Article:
MP wants unbranded school uniforms to help the poor

Emma Hardy says parents who are struggling should not be forced to pay for 'expensive blazers'

John Roberts

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An MP has launched a campaign for schools to have unbranded uniforms to help families who are living in poverty.

Emma Hardy said that she had heard from families who were going hungry during school holidays who said that the cost of the uniform was what had tipped them over the edge.

And she warned that no school should discourage a pupil from joining because of the cost of their uniform.


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Labour’s Hull West and Hessle MP has now written to the Conservative contenders to be prime minister, Boris Johnson and Jeremy Hunt, asking for their support.

She is also calling on all schools in her city to allow pupils to wear unbranded uniforms.

In a video launching her campaign, she said: “I can’t understand the logic of asking parents of children who are already struggling to pay for expensive blazers when they can look just as smart in something that is so much cheaper.”

“No child should face the stigma and embarrassment of poverty and no school should discourage a parent from attending it simply because they can’t afford the uniform that they provide.”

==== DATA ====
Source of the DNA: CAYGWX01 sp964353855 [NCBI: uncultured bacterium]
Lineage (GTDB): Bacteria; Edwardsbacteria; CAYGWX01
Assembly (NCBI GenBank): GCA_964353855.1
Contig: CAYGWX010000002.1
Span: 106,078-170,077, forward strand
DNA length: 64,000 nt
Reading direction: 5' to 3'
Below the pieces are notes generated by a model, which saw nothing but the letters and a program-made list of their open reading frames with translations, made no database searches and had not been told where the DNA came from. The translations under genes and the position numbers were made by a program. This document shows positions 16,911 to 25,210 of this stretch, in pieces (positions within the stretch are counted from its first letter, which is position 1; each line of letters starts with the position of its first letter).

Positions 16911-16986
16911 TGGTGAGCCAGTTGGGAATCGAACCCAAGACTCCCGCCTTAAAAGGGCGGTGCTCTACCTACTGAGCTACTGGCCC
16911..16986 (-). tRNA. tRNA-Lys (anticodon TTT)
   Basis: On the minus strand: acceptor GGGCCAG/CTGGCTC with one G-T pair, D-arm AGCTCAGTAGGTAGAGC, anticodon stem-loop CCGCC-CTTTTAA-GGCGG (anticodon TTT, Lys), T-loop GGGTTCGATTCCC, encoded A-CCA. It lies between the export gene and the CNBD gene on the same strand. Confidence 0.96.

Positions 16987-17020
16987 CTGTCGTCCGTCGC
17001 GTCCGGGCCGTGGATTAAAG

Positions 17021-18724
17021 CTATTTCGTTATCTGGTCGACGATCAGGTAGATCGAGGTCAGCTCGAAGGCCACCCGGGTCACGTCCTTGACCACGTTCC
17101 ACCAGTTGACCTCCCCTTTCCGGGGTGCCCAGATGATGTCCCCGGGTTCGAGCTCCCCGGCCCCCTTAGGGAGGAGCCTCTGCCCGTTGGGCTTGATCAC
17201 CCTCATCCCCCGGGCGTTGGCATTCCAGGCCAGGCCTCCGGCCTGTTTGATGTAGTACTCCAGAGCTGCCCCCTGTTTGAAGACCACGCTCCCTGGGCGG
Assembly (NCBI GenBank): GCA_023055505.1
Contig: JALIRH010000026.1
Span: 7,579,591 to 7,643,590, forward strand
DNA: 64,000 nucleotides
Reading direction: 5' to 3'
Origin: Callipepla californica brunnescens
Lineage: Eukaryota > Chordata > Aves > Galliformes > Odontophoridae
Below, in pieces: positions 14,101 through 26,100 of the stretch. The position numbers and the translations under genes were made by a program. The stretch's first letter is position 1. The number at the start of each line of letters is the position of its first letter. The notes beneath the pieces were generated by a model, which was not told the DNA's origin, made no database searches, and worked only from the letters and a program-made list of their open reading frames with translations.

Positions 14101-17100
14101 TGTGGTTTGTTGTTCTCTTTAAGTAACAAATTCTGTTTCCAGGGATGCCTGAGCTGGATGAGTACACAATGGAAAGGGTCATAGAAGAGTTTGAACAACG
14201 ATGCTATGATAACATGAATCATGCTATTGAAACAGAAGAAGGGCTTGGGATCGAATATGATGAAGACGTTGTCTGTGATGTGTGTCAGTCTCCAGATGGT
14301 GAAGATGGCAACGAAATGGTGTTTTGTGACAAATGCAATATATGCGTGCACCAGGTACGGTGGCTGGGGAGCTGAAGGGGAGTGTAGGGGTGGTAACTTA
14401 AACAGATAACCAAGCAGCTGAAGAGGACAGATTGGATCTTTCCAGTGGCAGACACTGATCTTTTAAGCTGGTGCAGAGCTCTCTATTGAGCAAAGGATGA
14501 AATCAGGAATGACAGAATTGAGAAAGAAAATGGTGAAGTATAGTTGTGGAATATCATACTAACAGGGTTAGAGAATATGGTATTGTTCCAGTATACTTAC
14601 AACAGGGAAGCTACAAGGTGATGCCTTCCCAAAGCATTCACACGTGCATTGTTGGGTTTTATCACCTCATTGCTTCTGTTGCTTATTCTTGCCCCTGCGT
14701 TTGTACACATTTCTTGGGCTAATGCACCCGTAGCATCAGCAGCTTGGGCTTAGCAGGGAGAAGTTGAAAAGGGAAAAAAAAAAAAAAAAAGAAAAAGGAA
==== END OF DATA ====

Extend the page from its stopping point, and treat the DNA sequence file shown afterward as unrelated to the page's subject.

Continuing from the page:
In her letter to the two Tory leadership candidates, she said she was raising the issue after hearing evidence at the House of Commons Education Select Committee from families living in poverty.

She wrote: “In that hearing, we heard from parents who told us about the exorbitant additional costs for parents to buy branded uniforms from particular retailers and that it would be much cheaper if schools allowed parents to buy generic supermarket uniform for their children. 

“I understand the importance to a school of ensuring that all children are well dressed and presentable but I do not believe this requires students to dress in branded uniforms.

“Pupils can look smart and presentable in non-branded and generic school uniform items.”

Her campaign comes as it was announced that school uniforms in Wales are to become more affordable, accessible and gender-neutral.

The new statutory guidance comes into force from 1 September.

It provides advice for governing bodies and head teachers on issues relating to school uniform policy.

Governing bodies will also be expected to consider ways of keeping down the costs of uniforms, which could include stipulating basic items and colours but not styles, meaning items could be bought from more than one outlet.

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John Roberts

John Roberts

John Roberts is North of England reporter for Tes

Find me on Twitter @JohnGRoberts

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